Intel Boosts VPro Toolkit For New Westmere Chips

“We started thinking beyond the business,” said Brian Tucker, director of marketing for Intel’s business client platforms, at a Tuesday demo session of the company’s next-generation vPro hardware held in San Francisco.

Tucker said that vPro, first conceived in 2004 as a business-oriented desktop platform enabling out-of-band provisioning of system updates and better power management, has evolved to include a notebook-tuned version with anti-theft safeguards, BIOS-level remote control capabilities, and acceleration of encryption and decryption tasks.

The Santa Clara, Calif.-based chip giant this month released the first client processors produced with its 32-nanometer process technology, codenamed Westmere. Of those next-generation chips, select 32nm Core i5 and Core i7 mobile processors are specifically tuned to Intel’s third-generation mobile vPro platform.

The desktop version of vPro is in its fourth generation, according to Intel.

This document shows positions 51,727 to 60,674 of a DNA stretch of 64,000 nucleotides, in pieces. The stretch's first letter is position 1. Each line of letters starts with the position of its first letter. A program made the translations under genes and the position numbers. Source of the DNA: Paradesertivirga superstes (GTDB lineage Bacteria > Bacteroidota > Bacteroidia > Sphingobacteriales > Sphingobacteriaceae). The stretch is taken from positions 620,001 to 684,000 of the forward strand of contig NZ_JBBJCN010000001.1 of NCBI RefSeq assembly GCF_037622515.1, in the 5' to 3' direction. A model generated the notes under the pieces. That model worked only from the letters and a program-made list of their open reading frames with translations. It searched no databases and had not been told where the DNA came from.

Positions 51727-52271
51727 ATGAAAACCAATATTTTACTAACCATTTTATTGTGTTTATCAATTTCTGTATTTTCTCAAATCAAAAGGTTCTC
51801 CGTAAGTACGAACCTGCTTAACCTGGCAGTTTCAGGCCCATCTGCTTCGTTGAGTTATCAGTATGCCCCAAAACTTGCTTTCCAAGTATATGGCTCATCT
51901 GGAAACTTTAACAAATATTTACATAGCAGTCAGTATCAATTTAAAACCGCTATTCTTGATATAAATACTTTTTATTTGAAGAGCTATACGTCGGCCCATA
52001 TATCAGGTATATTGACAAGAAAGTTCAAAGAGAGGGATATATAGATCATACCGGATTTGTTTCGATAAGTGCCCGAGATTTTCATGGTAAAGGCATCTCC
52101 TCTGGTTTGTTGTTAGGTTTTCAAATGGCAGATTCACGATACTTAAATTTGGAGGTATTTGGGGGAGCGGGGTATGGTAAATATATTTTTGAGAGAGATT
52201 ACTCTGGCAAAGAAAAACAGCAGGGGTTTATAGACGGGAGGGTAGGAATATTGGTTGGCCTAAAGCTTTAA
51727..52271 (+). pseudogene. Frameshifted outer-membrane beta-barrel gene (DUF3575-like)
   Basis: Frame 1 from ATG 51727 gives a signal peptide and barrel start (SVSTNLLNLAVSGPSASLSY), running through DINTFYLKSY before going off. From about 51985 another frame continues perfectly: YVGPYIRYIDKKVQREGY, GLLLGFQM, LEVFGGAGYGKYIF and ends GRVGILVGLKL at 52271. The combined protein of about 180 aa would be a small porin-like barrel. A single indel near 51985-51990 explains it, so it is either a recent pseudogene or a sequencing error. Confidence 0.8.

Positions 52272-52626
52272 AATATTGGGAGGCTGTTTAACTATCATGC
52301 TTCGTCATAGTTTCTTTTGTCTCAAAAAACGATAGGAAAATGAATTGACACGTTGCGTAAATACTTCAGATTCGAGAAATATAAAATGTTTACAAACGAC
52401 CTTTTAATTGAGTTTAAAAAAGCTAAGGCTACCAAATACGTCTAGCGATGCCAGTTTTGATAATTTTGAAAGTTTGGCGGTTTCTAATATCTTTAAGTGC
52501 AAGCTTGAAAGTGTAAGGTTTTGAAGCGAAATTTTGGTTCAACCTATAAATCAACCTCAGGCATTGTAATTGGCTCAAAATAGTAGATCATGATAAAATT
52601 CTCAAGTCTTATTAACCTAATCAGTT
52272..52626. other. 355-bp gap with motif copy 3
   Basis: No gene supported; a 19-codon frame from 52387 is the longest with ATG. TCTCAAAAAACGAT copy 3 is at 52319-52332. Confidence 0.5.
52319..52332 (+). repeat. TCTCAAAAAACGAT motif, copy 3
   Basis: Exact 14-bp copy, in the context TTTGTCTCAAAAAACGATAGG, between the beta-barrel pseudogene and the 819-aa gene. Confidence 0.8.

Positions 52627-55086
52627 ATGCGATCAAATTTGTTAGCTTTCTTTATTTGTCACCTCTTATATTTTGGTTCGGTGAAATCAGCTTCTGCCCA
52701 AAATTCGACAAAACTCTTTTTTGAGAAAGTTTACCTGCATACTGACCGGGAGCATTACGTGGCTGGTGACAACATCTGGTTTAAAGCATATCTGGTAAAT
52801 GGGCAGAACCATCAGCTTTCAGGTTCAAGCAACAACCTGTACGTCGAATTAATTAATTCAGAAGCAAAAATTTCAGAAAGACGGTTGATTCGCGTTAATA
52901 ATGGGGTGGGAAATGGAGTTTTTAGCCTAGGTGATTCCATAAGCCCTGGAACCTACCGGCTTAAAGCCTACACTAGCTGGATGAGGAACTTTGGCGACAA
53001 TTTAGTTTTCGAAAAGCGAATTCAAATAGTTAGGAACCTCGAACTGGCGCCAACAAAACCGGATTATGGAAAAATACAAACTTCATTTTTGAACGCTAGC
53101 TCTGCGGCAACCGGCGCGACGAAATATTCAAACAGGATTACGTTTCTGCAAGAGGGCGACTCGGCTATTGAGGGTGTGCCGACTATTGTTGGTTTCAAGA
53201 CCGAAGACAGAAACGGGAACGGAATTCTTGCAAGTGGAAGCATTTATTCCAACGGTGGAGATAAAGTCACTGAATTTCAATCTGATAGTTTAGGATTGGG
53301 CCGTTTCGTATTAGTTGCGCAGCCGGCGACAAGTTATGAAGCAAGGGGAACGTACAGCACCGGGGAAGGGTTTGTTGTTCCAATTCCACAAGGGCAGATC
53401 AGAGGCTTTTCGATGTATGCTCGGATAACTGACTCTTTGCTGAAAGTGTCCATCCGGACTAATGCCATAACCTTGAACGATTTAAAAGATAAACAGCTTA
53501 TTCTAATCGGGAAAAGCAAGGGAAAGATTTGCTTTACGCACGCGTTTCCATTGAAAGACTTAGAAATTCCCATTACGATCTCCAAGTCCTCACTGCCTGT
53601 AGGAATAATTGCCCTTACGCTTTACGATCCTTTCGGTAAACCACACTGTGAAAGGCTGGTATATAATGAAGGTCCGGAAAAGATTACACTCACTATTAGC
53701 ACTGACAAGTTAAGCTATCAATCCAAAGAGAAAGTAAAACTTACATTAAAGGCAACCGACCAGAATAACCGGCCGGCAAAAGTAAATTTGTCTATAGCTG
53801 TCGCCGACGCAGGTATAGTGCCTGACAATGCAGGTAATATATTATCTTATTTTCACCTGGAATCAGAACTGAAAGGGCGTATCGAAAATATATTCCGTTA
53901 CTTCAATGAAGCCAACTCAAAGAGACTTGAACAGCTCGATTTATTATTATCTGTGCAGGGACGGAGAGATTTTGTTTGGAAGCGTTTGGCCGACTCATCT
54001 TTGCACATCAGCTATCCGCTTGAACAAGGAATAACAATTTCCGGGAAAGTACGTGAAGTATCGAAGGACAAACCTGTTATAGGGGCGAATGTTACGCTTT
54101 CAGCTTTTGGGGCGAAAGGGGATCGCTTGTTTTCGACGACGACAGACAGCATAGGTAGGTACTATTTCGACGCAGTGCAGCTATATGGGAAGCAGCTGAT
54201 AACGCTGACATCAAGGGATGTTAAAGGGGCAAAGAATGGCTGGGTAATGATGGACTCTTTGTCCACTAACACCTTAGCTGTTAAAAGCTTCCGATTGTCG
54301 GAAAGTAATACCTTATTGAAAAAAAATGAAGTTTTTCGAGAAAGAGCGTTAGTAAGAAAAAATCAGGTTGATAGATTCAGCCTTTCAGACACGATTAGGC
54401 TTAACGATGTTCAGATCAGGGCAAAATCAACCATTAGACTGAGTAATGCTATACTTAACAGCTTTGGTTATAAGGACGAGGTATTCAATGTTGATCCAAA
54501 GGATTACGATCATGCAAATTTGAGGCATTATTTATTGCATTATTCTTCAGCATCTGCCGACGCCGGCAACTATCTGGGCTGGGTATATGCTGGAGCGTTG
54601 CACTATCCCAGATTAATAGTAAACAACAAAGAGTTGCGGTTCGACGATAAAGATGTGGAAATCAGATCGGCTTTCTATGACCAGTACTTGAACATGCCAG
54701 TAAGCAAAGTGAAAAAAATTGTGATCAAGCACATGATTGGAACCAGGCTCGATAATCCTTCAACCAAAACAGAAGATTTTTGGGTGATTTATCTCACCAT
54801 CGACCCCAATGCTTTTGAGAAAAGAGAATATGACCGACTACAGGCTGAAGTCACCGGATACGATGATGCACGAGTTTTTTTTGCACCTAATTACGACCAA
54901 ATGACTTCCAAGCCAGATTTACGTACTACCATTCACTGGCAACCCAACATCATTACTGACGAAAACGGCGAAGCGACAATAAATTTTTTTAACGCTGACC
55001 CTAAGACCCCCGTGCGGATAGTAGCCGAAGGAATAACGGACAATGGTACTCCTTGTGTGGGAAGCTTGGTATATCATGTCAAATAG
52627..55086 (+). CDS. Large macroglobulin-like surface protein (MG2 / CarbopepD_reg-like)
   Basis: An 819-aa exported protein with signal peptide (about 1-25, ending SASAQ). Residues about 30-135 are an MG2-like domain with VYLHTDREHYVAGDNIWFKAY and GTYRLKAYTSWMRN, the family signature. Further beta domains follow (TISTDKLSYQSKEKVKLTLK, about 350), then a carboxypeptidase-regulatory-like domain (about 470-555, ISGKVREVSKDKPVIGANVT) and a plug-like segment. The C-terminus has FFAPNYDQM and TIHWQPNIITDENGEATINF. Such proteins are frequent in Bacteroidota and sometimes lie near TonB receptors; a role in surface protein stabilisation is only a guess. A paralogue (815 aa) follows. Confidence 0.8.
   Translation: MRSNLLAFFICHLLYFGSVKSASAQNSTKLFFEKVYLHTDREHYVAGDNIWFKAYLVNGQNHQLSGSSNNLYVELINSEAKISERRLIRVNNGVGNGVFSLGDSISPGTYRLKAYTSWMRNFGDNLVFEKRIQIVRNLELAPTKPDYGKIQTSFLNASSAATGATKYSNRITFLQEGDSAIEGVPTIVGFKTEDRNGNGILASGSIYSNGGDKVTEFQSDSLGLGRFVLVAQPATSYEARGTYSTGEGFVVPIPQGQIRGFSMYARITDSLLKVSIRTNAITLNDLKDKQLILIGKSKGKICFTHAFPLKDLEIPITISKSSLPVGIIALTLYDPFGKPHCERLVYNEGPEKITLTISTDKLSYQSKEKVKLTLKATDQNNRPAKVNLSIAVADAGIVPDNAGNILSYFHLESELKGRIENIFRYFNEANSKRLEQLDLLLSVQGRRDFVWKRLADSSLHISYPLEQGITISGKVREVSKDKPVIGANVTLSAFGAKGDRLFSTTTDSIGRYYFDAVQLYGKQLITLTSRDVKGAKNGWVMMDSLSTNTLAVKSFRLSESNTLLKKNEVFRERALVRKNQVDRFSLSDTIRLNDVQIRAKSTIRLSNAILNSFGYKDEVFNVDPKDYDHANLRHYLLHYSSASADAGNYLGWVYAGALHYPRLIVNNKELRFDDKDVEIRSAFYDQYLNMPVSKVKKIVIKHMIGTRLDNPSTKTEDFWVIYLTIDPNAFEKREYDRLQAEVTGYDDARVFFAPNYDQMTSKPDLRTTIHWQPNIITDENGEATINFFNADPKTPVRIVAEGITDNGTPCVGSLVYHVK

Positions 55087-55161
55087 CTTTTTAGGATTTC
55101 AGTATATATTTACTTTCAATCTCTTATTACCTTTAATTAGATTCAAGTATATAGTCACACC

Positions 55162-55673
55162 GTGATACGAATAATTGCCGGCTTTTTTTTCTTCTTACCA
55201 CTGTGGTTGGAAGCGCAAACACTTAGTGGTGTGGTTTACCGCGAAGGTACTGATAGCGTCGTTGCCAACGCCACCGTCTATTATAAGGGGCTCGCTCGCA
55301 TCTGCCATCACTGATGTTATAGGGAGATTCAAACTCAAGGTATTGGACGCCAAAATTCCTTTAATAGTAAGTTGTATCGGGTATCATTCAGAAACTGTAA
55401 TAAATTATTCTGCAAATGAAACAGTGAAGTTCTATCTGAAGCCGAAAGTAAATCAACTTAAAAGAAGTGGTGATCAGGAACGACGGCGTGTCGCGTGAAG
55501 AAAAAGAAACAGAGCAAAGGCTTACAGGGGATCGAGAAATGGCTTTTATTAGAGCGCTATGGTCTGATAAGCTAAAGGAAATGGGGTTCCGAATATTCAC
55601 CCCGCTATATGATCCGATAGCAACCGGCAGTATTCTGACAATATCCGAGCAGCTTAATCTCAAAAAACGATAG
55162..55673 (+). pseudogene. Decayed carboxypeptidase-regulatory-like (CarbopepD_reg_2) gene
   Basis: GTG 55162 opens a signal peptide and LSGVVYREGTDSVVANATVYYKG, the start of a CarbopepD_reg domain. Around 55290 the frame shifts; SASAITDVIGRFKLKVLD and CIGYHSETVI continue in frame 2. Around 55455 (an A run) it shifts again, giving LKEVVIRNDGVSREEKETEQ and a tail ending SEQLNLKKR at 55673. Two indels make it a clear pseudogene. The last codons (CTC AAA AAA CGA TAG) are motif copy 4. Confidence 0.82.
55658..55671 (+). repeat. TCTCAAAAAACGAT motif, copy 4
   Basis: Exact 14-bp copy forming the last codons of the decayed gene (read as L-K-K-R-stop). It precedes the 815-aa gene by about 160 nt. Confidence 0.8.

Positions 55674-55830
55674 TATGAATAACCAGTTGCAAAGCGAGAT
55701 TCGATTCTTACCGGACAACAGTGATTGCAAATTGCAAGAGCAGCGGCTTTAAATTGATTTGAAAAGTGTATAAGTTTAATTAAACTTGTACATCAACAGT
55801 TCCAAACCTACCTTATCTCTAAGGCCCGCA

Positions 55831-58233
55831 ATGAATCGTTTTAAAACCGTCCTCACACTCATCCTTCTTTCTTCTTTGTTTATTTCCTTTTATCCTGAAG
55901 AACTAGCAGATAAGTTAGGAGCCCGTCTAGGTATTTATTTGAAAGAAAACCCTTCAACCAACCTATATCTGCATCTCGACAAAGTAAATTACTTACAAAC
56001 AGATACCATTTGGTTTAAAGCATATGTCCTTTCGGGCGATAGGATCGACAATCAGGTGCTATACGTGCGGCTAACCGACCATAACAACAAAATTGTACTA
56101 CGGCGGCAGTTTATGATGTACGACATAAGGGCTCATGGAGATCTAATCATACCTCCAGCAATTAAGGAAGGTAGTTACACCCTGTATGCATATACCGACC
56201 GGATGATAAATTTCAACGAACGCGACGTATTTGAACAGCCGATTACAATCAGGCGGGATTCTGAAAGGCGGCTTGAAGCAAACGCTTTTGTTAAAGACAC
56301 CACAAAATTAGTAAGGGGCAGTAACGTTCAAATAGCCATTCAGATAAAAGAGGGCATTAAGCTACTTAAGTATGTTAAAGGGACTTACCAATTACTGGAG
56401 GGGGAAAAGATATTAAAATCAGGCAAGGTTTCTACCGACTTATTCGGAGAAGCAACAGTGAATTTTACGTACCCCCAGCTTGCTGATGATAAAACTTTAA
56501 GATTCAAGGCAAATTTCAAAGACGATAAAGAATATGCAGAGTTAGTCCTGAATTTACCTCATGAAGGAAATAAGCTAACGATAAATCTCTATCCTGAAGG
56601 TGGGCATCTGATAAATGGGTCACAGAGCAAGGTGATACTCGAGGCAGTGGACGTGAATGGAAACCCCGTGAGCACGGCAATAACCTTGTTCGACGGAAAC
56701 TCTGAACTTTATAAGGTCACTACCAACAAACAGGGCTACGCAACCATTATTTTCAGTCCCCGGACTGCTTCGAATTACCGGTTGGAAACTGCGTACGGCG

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New vPro capabilities that are baked right into the latest Core i5 and Core i7 notebook chips includes Anti-Theft Technology 2.0 and the addition of a set of Advanced Encryption Set (AES) instructions for faster data encryption and decryption.

The anti-theft technology disables laptops that have been stolen or gone missing via a “poison pill” sent over a network or after timing out from contact with their management console after a preset period. This is accomplished by blocking the operating system from loading and disabling access to hard disk encryption keys, with no subsequent damage or data loss after the PC in question has been recovered, according to Intel.

Six new AES instructions have also been added to Core i5 and Core i7 mobile processors, a feature Intel calls AES-NI. This technology greatly accelerates data encryption and decryption -- in Tuesday’s demonstration, a Core i5-based notebook was able to uncompress a 100MB zip file four times faster than an older system sporting a Core 2 Duo chip, though Intel is only promising 3.5x acceleration in standard settings.

On the desktop side of things, Intel has added KVM Remote Control, a tool that potentially all but eliminates the need for deskside visits by IT administrators and managed service providers. Earlier vPro desktops required that the operating system be booted to take over the system, but KVM Remote Control now allows admins and MSPs to do so, in the extreme example, even when the hard disk has been disabled or removed.